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Can you pass this discriminatory voting literacy test?

The 1963 March on Washington was the beginning of the end for institutionalized prejudicial practices at polling locations.

HOUSTON — Voting wasn’t even an option for Black people and many other minorities in the United States until the 1963 March on Washington helped bring about radical change in this country

Two years after that historic march, Rev. Martin Luther King Jr. watched as President Lyndon Johnson signed the Voting Rights Act of 1965, which outlawed discriminatory practices like poll taxes and literacy tests as prerequisites to voting.

Prior to the Voting Rights Act, "Southern states maintained elaborate voter registration procedures deliberately designed to deny the vote to nonwhites," according to the Civil Rights Movement Archive.

Those literacy tests -- some of which were literal, some more general -- were specifically designed to discriminate against Black Americans, the CRMA's Bruce Hartford writes.

The literal tests were intentionally complicated, confusing if not nearly impossible to pass. Whites were rarely required to take the tests, and if they were, they were "passed" by poll administrators.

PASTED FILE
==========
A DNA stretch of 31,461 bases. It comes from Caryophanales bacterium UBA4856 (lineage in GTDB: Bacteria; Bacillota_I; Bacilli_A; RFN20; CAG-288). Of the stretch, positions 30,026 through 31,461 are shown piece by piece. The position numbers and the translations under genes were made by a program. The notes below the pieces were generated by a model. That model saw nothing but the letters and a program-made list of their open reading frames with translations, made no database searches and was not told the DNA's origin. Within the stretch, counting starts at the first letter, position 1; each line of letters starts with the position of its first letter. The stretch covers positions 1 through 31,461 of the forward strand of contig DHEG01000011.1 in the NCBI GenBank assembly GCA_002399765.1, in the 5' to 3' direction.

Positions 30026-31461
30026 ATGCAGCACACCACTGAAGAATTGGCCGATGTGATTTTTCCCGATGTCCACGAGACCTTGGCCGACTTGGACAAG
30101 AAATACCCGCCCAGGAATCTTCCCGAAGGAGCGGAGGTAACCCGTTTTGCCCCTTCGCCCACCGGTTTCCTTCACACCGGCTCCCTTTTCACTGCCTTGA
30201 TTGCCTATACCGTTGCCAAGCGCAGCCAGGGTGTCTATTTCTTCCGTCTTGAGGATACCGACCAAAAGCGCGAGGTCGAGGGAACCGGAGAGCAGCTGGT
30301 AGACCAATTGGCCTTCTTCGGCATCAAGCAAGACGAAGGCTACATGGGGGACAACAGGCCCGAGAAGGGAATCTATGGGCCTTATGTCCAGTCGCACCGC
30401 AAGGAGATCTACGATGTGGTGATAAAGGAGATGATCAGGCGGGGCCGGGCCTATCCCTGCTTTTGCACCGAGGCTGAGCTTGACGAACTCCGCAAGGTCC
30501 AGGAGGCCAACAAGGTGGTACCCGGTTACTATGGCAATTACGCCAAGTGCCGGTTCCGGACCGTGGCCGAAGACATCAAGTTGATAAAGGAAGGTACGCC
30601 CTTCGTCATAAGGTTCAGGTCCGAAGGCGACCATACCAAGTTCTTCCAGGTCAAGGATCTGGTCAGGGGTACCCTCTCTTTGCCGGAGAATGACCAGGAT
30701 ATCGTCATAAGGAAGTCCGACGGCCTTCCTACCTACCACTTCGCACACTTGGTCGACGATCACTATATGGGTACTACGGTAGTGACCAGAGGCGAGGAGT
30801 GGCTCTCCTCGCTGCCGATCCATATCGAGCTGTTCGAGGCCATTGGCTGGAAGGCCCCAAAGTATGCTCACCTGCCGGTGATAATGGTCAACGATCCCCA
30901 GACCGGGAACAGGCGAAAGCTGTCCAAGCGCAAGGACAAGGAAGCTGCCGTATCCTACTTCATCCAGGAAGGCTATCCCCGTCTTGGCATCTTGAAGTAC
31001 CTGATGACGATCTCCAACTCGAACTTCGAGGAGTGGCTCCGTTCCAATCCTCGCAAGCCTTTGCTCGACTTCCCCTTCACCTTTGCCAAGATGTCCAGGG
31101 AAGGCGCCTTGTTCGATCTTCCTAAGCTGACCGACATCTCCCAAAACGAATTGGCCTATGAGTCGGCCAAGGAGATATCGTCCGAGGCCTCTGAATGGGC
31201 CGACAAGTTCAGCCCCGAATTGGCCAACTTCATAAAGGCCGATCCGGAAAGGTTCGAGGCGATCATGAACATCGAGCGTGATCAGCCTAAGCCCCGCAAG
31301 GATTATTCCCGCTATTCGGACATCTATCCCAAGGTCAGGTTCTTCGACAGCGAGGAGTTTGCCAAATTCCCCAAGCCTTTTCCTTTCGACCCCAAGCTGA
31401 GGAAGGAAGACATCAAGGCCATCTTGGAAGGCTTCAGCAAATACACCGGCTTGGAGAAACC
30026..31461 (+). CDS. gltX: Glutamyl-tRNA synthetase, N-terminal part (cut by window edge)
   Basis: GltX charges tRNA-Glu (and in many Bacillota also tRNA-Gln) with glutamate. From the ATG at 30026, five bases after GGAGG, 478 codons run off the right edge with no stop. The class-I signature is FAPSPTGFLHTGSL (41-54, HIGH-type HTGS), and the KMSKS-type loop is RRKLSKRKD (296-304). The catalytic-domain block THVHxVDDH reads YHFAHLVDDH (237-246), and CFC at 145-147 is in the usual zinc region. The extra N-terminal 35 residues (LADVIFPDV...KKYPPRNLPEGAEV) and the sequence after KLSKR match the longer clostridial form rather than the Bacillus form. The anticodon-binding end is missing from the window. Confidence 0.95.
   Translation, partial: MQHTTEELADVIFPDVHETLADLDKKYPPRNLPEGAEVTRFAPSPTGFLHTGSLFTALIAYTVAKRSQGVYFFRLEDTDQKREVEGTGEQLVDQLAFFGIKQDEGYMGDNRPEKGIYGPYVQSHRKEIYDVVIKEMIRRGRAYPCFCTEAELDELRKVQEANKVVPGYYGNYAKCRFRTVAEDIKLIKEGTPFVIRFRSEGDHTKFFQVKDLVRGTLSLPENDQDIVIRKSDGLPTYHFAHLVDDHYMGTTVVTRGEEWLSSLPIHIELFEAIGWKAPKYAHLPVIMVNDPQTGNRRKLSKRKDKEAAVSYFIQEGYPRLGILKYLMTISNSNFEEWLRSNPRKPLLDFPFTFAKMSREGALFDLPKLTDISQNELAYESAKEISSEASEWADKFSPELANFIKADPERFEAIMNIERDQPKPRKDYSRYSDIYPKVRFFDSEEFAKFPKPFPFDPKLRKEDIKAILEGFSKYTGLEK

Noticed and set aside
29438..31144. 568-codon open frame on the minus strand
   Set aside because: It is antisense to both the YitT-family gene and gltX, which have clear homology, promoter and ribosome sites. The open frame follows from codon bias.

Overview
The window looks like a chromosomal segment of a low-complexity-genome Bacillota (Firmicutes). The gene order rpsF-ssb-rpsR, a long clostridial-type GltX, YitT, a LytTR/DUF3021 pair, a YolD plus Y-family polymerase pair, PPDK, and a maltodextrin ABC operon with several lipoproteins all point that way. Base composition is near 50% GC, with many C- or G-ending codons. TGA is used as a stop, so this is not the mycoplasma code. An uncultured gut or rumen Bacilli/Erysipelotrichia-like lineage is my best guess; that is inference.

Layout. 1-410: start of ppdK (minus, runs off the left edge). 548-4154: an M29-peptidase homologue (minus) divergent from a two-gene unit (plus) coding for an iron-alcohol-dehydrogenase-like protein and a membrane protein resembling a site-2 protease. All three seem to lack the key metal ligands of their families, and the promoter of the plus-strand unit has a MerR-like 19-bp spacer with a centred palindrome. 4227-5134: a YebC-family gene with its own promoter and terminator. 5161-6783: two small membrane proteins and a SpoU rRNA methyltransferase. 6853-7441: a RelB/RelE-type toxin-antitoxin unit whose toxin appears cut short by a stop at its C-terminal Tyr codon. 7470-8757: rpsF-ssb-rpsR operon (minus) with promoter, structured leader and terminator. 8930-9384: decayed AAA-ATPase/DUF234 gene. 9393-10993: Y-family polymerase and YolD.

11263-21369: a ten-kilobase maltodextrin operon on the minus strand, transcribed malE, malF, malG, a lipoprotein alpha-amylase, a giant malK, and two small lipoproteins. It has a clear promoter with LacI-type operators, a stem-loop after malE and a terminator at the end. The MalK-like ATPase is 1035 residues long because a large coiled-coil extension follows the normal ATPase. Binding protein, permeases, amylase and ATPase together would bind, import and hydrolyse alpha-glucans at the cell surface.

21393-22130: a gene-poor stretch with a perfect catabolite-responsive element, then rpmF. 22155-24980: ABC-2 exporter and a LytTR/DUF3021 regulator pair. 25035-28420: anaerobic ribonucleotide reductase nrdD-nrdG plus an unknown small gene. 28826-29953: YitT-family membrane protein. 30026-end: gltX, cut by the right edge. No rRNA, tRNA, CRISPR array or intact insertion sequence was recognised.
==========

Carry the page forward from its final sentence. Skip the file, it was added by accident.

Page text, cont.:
To make matters worse, the literacy tests often consisted of more than 30 questions and had to be taken in 10 minutes. You were not allowed to answer any question incorrectly.

"Even to college-educated people today the questions remain baffling," Katie Serena writes in her assessment of the tests.

Beulah Toney, an Alabama woman, became a registered voter before the Voting Rights Act was passed.

"You could only register one day of the month. I had to be able to read the Constitution of the United States and repeat the Preamble to register to vote," Toney said. "There was a lady, she and I were the same age and she was white. She told me she didn't have to do all of that."  

Can you pass a voting literacy test?

To show you just how problematic this practice was, we're challenging you to take the test yourself.

Set a timer on your phone or watch for 10 minutes.

When you're ready to start, CLICK HERE to take the test. Scroll down about halfway to find it. 

If you get frustrated, take a second and reflect on how far this country has come -- and all the people who gave everything they had, including their lives in some cases, to get us here.

CLICK HERE to check your voter registration status.

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